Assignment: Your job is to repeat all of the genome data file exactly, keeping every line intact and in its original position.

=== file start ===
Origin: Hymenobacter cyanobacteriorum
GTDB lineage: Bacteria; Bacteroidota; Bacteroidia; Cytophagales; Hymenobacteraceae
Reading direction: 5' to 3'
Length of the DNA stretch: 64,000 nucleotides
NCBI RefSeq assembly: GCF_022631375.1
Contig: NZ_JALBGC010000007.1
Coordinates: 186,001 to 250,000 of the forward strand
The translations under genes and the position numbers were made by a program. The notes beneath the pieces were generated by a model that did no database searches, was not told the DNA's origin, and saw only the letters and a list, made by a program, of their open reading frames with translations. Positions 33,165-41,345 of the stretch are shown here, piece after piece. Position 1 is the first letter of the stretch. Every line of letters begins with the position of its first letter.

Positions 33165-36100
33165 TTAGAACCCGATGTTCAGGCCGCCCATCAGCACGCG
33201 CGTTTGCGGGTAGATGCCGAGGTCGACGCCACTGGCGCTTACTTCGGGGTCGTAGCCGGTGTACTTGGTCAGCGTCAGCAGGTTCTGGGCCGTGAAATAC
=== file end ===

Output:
Origin: Hymenobacter cyanobacteriorum
GTDB lineage: Bacteria; Bacteroidota; Bacteroidia; Cytophagales; Hymenobacteraceae
Reading direction: 5' to 3'
Length of the DNA stretch: 64,000 nucleotides
NCBI RefSeq assembly: GCF_022631375.1
Contig: NZ_JALBGC010000007.1
Coordinates: 186,001 to 250,000 of the forward strand
The translations under genes and the position numbers were made by a program. The notes beneath the pieces were generated by a model that did no database searches, was not told the DNA's origin, and saw only the letters and a list, made by a program, of their open reading frames with translations. Positions 33,165-41,345 of the stretch are shown here, piece after piece. Position 1 is the first letter of the stretch. Every line of letters begins with the position of its first letter.

Positions 33165-36100
33165 TTAGAACCCGATGTTCAGGCCGCCCATCAGCACGCG
33201 CGTTTGCGGGTAGATGCCGAGGTCGACGCCACTGGCGCTTACTTCGGGGTCGTAGCCGGTGTACTTGGTCAGCGTCAGCAGGTTCTGGGCCGTGAAATAC